The corporate scandals at the turn of the 21th century, including the Enron and WorldCom episodes in the US, and the collapse of Parlamat in Europe, were widely perceived as audit failures. These audit failures brought about a lack of trust in the information underpinning the workings of stock exchanges around the world and contributed to the financial instability of the early 2000s. International regulators and other entities, including the International Organization of Securities Commissions, the World Bank, the Basel Committee on Banking Supervision, and the International Association of Insurance Supervisors, responded to the crisis by calling for measures that would effectively address concerns about the audit process and the conduct and competence of audit practitioners.
The accuracy, integrity, comparability and public interest focus of financial accounts were seen as key to reestablishing a stable international financial system.
The IFAC Reform
In response to the crisis, the international regulators and the International Federation of Accountants agreed in 2003 on a blueprint for reform of the IFAC’s standard-setting and compliance activities that was designed to eliminate the conflict of interest caused by the profession setting its own rules. The aim of the reform was to enhance the quality of the standards governing the audit profession, improve the process by which they were formulated and reinforce the IFAC’s commitment to serving the public interest, with a view to restoring the confidence of investors.
The architects of the IFAC reform believed these objectives could best be met by instilling greater rigor, transparency and accountability into the standard-setting process, while making the IFAC boards accountable to an independent body that ensured they served the public interest. The standards that emerged from this process would enhance the quality of the independent audit and improve the competence of audit practitioners. High-quality international standards developed on a collaborative basis and with a clear focus on the public interest were seen as having a greater likelihood of being accepted and implemented around the world.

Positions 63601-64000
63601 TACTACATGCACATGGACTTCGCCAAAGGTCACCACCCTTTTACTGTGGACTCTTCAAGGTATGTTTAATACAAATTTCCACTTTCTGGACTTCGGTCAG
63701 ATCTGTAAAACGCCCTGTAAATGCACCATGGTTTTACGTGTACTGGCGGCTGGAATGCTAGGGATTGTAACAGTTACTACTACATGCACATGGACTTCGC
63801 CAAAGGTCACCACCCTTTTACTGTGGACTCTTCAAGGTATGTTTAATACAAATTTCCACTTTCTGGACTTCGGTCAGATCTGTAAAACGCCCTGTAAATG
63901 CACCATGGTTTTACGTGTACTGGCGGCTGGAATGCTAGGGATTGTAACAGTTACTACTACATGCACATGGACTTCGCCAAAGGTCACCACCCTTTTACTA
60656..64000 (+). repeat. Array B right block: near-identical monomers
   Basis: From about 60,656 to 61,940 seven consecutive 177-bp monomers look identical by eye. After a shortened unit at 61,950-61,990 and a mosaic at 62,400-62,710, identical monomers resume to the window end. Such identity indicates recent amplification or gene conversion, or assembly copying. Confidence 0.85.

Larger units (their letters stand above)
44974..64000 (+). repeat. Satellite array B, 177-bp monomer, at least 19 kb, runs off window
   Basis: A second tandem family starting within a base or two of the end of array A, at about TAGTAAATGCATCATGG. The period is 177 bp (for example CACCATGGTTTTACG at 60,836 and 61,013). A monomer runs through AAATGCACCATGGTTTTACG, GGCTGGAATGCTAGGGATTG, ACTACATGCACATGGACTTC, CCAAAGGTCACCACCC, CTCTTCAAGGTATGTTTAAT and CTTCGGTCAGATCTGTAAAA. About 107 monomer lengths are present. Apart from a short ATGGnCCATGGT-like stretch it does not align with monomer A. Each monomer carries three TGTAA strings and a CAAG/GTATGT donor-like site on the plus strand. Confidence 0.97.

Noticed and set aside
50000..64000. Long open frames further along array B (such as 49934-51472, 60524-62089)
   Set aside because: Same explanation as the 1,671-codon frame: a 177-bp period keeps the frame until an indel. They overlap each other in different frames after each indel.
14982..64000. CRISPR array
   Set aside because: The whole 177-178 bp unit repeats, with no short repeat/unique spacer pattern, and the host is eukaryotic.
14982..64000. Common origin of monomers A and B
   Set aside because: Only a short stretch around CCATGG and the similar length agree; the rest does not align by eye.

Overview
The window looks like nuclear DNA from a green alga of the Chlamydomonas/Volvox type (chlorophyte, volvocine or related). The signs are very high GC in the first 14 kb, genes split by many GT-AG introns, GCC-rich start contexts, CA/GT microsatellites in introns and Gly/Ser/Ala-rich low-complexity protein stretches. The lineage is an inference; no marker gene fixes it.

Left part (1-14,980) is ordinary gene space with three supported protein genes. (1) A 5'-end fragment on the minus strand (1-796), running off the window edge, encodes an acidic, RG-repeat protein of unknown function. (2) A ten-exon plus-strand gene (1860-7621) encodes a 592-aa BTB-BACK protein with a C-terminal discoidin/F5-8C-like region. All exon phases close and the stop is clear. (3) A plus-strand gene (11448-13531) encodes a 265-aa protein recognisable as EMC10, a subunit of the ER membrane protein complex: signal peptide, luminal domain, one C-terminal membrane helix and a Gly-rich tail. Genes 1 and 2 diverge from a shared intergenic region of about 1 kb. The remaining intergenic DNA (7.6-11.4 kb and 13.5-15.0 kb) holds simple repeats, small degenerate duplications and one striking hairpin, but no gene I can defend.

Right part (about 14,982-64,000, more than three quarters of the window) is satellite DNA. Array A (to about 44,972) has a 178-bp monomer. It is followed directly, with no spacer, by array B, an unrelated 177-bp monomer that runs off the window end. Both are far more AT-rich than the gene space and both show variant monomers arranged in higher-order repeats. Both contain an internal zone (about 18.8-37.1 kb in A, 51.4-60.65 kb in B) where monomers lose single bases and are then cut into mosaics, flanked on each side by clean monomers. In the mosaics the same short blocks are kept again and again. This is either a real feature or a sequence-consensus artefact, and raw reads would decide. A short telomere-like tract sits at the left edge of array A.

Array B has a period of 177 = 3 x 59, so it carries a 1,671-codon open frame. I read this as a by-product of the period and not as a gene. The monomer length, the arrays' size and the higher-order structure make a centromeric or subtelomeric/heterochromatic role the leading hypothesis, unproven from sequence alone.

Under the reform program, the IFAC’s standard-setting boards underwent sweeping changes in composition and due process, the Consultative Advisory Groups were strengthened and the IFAC enhanced its public interest agenda. The body of international standards of audit also underwent renovation; in February 2009, the IAASB completed the Clarity project for audit standards aimed at clarifying their intent, improving their comprehensibility, and facilitating their translation. The Code of Ethics for Professional Accountants, which includes rigorous independence requirements for auditors, also was revised and completed in June 2009.
But the real gain from successful standard setting comes from the application of the new standards --- an objective that the PIOB and the IFAC are currently working towards through the Compliance Advisory Panel. The aim of the PIOB’s oversight is to ensure that a proper public interest focus is maintained throughout the entire process of adoption and implementation of standards. See world map on adoption of ISAs.
Audit and the Current Financial Crisis
The current economic and financial crisis has highlighted the need for greater financial transparency, improved regulation of excessive risk-taking and closer supervision of the increasingly interdependent and global markets. The IFAC’s newly revised standards under the Clarity project were completed just in time to play a role in this new governance of financial markets.
Completed in December 2008 under the oversight of the PIOB, the Clarity project succeeded at clarifying the intent and increasing the comprehensibility of the International Standards on Auditing (ISAs), paving the way for their adoption by national jurisdictions around the world. Convergence among countries to an agreed set of credible international standards will contribute to the development of consistent and comparable audited financial statements and thus support the stability of the international financial system.